5 geniuses of ancient india

Chanakya (c. 350–283 BCE):

Also known as Kautilya or Vishnugupta, Chanakya was an ancient Indian teacher, philosopher, economist, jurist, and royal advisor. He played a key role in the establishment of the Maurya Empire and is best known for his treatise on statecraft, economics, and military strategy called the Arthashastra.

Aryabhata (c. 476–550 CE):

Aryabhata was an ancient Indian mathematician and astronomer who made significant contributions to the fields of mathematics and astronomy. He is best known for his work "Aryabhatiya," where he introduced the concept of zero, defined the principles of place value system, and made accurate calculations of the Earth's circumference.

Sushruta (c. 600 BCE):

Sushruta was an ancient Indian physician and one of the earliest known surgeons. He is often regarded as the father of surgery and authored the "Sushruta Samhita," an ancient Sanskrit text on medicine and surgery. Sushruta's contributions include detailed descriptions of surgical procedures, instruments, and anatomical knowledge.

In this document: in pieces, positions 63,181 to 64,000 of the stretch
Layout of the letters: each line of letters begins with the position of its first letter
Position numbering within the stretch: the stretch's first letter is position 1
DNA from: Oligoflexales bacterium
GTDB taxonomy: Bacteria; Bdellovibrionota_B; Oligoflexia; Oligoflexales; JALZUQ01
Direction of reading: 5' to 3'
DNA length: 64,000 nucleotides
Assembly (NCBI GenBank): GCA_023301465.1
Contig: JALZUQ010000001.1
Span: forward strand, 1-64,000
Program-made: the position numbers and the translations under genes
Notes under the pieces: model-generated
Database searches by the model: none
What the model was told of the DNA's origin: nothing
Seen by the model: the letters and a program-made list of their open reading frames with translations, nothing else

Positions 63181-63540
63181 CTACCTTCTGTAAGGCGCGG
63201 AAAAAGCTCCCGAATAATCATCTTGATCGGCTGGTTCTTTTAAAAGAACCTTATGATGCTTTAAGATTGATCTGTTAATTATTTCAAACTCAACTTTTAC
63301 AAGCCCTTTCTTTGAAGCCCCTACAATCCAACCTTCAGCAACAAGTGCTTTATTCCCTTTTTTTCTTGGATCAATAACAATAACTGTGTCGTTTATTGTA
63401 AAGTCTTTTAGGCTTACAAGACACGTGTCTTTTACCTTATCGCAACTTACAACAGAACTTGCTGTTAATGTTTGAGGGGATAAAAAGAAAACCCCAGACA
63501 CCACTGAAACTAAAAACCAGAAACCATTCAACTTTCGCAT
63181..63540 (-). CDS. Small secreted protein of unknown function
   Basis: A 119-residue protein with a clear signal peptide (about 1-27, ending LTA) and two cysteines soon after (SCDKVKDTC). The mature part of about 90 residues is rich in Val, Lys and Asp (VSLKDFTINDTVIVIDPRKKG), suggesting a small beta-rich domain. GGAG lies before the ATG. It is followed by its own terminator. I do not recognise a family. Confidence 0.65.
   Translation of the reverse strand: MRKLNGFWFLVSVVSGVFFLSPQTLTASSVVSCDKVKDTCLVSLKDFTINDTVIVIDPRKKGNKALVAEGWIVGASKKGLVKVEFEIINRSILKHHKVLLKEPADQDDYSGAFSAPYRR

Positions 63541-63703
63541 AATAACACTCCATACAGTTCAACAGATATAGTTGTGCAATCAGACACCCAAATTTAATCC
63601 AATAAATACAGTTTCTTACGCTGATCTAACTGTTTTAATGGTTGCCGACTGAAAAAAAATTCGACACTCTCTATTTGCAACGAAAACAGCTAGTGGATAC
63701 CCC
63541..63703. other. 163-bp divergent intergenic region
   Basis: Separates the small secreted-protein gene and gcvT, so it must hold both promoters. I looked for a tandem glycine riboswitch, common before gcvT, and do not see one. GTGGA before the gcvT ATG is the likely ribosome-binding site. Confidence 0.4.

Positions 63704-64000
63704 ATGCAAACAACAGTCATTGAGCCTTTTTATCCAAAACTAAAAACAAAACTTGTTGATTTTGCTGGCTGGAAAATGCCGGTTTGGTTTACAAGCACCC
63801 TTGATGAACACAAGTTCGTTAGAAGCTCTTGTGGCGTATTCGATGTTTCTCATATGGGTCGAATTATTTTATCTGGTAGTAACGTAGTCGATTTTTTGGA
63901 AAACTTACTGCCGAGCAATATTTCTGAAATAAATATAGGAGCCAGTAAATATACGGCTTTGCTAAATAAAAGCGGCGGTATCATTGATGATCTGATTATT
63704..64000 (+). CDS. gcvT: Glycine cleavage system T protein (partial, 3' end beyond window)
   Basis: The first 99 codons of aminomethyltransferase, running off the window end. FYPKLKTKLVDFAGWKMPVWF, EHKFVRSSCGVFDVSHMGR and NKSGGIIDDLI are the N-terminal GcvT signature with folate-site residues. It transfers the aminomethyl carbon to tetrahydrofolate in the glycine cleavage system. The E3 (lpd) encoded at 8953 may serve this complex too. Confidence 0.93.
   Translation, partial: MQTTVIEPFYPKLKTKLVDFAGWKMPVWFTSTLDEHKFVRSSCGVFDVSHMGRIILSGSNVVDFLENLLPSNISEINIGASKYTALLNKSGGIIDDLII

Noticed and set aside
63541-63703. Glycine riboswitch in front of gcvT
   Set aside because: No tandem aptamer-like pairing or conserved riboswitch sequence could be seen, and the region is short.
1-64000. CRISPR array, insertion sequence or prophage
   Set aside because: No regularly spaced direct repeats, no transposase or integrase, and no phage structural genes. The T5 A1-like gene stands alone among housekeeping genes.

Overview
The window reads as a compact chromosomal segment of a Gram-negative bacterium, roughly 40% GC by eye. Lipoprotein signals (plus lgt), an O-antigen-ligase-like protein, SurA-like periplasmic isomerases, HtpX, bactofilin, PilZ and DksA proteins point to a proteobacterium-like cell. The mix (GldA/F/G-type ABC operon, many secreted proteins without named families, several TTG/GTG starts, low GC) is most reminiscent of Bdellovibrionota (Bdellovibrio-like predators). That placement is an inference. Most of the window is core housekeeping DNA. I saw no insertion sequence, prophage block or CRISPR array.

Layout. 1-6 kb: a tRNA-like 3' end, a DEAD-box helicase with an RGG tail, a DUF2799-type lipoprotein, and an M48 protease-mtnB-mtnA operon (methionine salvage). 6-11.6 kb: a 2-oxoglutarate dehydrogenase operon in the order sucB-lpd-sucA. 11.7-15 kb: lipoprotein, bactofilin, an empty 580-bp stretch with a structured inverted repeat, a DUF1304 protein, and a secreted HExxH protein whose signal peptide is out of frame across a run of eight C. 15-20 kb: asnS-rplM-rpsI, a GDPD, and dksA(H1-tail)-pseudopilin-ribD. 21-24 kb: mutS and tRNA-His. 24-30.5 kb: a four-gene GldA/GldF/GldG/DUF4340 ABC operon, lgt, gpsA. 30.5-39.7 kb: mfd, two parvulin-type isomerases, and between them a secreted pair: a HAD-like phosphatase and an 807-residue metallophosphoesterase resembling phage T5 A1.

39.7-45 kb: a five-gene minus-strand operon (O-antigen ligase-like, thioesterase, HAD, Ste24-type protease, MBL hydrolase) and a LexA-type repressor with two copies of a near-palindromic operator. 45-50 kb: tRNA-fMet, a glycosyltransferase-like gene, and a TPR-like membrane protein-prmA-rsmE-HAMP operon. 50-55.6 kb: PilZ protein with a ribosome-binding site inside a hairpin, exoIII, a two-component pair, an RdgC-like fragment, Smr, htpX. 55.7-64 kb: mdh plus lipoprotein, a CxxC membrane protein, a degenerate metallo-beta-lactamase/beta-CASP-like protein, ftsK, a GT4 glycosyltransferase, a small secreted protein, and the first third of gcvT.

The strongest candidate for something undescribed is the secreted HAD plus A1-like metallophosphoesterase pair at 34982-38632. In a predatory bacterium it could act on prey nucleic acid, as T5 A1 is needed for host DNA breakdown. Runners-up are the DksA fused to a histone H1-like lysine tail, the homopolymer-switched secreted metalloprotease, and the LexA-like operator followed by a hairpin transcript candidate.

Panini (c. 520–460 BCE):

Panini was an ancient Indian scholar who is best known for his work on Sanskrit grammar, the "Ashtadhyayi." His grammatical rules, known as sutras, laid the foundation for classical Sanskrit and became a fundamental text for understanding the structure and rules of the language. Panini's work is considered one of the earliest examples of a formalized and comprehensive grammar.

Adi Shankaracharya (c. 788–820 CE):

Adi Shankaracharya was a philosopher and theologian who consolidated the doctrine of Advaita Vedanta, a major school of Hindu philosophy. He is credited with the revival of Hinduism and the unification of various sects under the umbrella of Vedanta.